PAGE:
Thirteen years on, 9/11 ceremonies remember the victims

The victims were posthumously awarded a Congressional Gold Medal, the nation’s highest civilian honor.

Chang W. Lee/The New York Times/AP
A woman grieves at her husband's memorial at South Tower Memorial Pool during memorial observances on the 13th anniversary of the Sept. 11 terror attacks on the World Trade Center in New York, Thursday, Sept. 11, 2014. Family and friends of those who died read the names of the nearly 3,000 people killed in New York, at the Pentagon and near Shanksville, Pennsylvania.

Much has changed in the 13 years since four hijacked airliners crashed into the World Trade Center in New York, the Pentagon in Washington, and a Shanksville, Pa., field, killing nearly 3,000 people and shocking the nation.

Twin reflecting pools now mark the spot where the World Trade Center towers fell in New York City, the Pentagon has long since been rebuilt, and a meadow of wildflowers grows in the spot where Flight 93 crashed into a Pennsylvania field.

However, for the thousands of survivors who lost loved ones that day, the sense of loss endures.

“It’s hard to believe it’s been 13 years,” Larry Melzer told Reuters while arriving for the start of the morning’s commemoration ceremony at the National September 11 Memorial & Museum plaza in Manhattan, Thursday morning.

Mr. Melzer’s brother was killed while working as a trader in one of the towers when Al Qaeda-affiliated hijackers flew two planes into the World Trade Center.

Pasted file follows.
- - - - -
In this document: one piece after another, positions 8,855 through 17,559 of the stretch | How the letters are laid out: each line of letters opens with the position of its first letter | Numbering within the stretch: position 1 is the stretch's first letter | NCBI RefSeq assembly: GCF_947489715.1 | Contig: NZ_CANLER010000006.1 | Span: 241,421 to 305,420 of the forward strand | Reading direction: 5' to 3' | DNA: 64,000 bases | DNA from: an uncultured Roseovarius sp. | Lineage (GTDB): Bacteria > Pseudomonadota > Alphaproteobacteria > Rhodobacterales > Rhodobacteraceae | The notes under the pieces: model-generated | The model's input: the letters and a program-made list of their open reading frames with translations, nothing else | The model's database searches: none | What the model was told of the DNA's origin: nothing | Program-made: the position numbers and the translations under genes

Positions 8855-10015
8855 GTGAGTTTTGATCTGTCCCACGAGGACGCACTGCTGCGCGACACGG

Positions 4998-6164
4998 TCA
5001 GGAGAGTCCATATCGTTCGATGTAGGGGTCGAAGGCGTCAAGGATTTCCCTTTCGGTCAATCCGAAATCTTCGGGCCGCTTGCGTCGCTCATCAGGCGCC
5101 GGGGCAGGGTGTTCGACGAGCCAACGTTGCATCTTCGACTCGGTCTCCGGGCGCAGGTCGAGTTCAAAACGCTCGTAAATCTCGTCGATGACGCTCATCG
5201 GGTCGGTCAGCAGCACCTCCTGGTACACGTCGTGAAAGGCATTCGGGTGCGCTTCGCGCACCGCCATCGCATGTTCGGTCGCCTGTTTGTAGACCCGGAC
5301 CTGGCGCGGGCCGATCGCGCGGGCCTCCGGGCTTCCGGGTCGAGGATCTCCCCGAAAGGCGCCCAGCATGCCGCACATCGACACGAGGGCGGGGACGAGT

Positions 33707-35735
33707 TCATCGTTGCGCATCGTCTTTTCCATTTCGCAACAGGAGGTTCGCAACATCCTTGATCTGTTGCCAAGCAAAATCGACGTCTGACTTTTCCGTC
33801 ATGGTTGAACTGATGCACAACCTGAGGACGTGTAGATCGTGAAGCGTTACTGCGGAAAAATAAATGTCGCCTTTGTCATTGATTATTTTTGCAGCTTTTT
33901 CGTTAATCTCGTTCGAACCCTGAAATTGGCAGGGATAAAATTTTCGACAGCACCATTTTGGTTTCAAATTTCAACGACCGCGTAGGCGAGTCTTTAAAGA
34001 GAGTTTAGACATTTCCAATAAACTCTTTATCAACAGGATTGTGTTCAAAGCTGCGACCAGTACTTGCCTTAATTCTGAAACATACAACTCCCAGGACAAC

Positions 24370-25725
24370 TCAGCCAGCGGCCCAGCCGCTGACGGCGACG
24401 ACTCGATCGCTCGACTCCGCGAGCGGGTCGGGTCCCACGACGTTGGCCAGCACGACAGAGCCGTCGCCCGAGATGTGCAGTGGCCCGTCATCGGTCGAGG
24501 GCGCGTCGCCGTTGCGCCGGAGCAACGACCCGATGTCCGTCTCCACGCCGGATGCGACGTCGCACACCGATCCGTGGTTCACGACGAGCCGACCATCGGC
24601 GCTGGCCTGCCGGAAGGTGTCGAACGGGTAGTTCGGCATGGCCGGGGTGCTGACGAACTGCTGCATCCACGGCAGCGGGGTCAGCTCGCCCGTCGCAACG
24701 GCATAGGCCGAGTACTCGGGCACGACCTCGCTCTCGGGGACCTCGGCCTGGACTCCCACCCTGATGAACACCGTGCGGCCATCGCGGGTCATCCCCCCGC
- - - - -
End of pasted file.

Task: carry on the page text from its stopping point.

“As far as the pain, I never forget and it never diminishes,” he said.

During the private ceremony, family members read off the names of the nearly 3,000 victims who died that day, pausing four times to mark the moments when each hijacked airliner crashed into the World Trade Center and when the towers fell.

Adriana Fiori wept as she read her father Paul’s name.

“You put me to bed 13 years ago not knowing it would be your last time," she said. “I miss you so much, Daddy.”

In a simultaneous ceremony in Washington, D.C., President Obama spoke directly to the family members of the 125 people killed when American Airlines Flight 77 crashed into the Pentagon that same morning.

“As Americans, we draw strength from you,” Mr. Obama said during his remarks. “You have kept alive a love that no act of terror can ever extinguish.”

A third service – the only public ceremony of the morning – was held in Shanksville in honor of the 33 passengers and seven crew members of United Airlines Flight 93, who revolted against four more hijackers. The 9/11 Commission determined that the hijackers had likely planed to fly the plane into either the White House or the Capitol but were thwarted by the revolt.

Former House Speaker Dennis Hastert presented the Flight 93 National Memorial with the flag – still smudged with smoke from the fire caused by the crash at the Pentagon – that had flown over the US Capitol building that fateful day.

“Today that flag would not have been in existence … if not for the great heroes who we’ll hold in our hearts for ever and ever,” he said.

The victims were posthumously awarded a Congressional Gold Medal, the nation’s highest civilian honor.

Across the nation, millions of Americans are marking the anniversary of the worst terrorist attack on US soil by reaching out to each other as part of what has now become the National Day of Service and Remembrance.

A public Tribute in Light will be held Thursday evening at the 9/11 Memorial Plaza in New York City.

This report includes material from the Associated Press and Reuters.

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